Riding high after locking up his party’s presidential nomination, Republican John McCain of Arizona has moved ahead of both of his potential Democratic Party rivals in a national general election test, the latest Zogby telephone survey shows.
Perhaps profiting from the continuing political battle across the aisle, McCain would defeat Hillary Clinton of New York by six points and Barack Obama of Illinois by 5 points, the survey shows. Clinton and Obama are locked in a tight battle to win the Democratic Party nomination, a fight that has grown nasty at times recently and threatens to continue on all summer long until the party’s national convention in Denver this August.
The telephone survey of 1,001 likely voters nationwide was conducted by live operators calling from Zogby’s call center in Upstate New York on March 13-14, 2008. It carries a margin of error of +/- 3.2 percentage points.
Prospective General Election Match-up McCain: 45% Clinton: 39% Nader: 6% Not sure/Someone else: 11%
The introduction of long-time activist Ralph Nader into the mix is having an effect on the race, as he wins enough support to make a difference, the poll shows. Nader entered the race recently, charging that there is little difference between the Republican and Democratic parties and their presidential candidates. Using the same argument eight years ago, his presence on the ballot in Florida may well have tipped the presidential election away from Democrat Al Gore and in favor of George W. Bush. His run four years ago yielded less dramatic results, but the political atmosphere has changed since 2004, and may be more favorable for him again, the Zogby survey shows.
In the McCain-Clinton-Nader match-up, McCain leads mainly because of a significant advantage among independents. Among those voters, he wins support from 45%, compared to 28% for Clinton and 15% for Nader. McCain wins 79% support from Republicans, while Clinton wins 75% support from Democrats.
Clinton leads only among those voters under age 30, while McCain leads among all voters over age 30. Nader also does well among the young, winning 12% support among those under age 30. Among men, McCain leads 51% to 33% for Clinton. Among women, Clinton leads, 45% to 40% for McCain. Nader wins 8% among men and 3% among women.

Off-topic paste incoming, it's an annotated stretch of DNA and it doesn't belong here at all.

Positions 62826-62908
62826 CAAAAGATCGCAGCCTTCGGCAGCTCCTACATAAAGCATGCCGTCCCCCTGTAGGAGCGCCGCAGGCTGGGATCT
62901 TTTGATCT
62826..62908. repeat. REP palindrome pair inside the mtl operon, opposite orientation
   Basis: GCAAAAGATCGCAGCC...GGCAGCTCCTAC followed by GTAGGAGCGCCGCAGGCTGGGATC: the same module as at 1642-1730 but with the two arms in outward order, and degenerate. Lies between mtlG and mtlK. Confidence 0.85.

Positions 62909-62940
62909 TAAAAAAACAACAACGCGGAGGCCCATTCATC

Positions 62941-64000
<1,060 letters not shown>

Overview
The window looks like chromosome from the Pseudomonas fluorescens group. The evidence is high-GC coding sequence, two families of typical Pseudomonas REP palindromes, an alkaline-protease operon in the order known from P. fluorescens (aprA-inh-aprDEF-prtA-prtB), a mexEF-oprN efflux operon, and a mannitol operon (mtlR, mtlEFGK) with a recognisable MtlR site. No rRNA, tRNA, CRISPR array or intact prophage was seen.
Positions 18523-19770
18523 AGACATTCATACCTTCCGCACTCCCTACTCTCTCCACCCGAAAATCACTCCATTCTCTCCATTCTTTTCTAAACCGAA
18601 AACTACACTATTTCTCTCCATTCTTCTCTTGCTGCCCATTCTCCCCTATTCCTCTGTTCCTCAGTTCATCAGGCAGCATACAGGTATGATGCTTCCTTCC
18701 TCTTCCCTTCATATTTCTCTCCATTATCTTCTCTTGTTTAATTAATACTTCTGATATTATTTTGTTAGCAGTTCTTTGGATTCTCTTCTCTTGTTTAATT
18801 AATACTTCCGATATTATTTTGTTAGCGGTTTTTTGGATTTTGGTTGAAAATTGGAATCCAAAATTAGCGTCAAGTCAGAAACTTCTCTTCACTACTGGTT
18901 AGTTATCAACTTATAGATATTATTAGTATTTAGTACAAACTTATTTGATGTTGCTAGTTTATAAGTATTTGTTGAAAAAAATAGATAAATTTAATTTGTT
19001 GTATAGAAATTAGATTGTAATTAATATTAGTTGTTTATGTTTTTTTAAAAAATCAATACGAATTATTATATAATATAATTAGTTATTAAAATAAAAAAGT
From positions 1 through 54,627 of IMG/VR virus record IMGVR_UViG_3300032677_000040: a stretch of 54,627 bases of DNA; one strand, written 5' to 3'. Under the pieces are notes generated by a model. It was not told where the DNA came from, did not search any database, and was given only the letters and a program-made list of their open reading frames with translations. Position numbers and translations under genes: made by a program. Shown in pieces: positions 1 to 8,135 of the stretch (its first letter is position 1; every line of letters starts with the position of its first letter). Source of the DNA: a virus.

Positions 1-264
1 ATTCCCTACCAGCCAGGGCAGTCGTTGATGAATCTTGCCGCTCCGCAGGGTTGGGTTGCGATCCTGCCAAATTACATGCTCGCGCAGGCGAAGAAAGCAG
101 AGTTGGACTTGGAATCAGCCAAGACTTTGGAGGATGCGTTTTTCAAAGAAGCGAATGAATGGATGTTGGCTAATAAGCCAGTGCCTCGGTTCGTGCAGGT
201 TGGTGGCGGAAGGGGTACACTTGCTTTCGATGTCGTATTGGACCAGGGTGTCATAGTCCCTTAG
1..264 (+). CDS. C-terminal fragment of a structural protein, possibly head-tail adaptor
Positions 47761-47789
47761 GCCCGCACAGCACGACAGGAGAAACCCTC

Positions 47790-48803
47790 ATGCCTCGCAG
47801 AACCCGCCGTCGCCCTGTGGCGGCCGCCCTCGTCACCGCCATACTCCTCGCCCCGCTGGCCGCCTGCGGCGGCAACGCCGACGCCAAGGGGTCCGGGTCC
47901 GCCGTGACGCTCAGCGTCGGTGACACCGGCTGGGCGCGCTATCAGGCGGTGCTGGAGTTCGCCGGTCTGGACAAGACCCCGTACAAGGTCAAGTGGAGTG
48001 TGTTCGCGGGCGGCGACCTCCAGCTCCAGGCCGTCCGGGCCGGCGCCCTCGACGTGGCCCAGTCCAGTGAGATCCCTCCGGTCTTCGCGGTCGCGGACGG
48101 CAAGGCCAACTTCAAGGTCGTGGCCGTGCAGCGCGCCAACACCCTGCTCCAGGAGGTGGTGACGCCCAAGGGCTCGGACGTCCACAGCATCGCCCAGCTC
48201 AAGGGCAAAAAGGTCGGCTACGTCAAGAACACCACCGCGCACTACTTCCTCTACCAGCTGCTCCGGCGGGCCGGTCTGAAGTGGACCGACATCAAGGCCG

Nader also does particularly well as a third-party candidate among progressives, winning 15% support from the group that would very likely otherwise go to Clinton were he not in the race. At the other end of the ideological scale, he wins 12% among libertarians. He also wins 6% support among both conservatives and liberals.
Prospective General Election Match-up McCain: 44% Obama: 39% Nader: 5% Not sure/Someone else: 11%
In the McCain-Obama-Nader match-up, the independent candidate is having the same effect. Nader wins 15% support among political independents nationwide.
Ideologically, Nader wins 18% support among progressives, and 12% among libertarians. He does less well among mainline conservatives and liberals compared to the match-up including Clinton.
An interesting factor in this race: the inroads McCain has made into Obama’s base and vice versa. McCain wins 19% support from Democrats, while Obama captures just 67% of voters in his own party. Obama wins 15% support among Republicans, compared to 73% for McCain.
As is the case in the McCain-Clinton-Nader contest, Obama wins among voters under age 30, while McCain leads among all voters age 30 and older. Nader wins 15% support among those under age 30, but has little support among older voters.
Among men, McCain leads Obama 48% to 34%, while Obama holds a slim 43% to 41% edge over McCain among women. Nader wins 6% among men and 4% among women.
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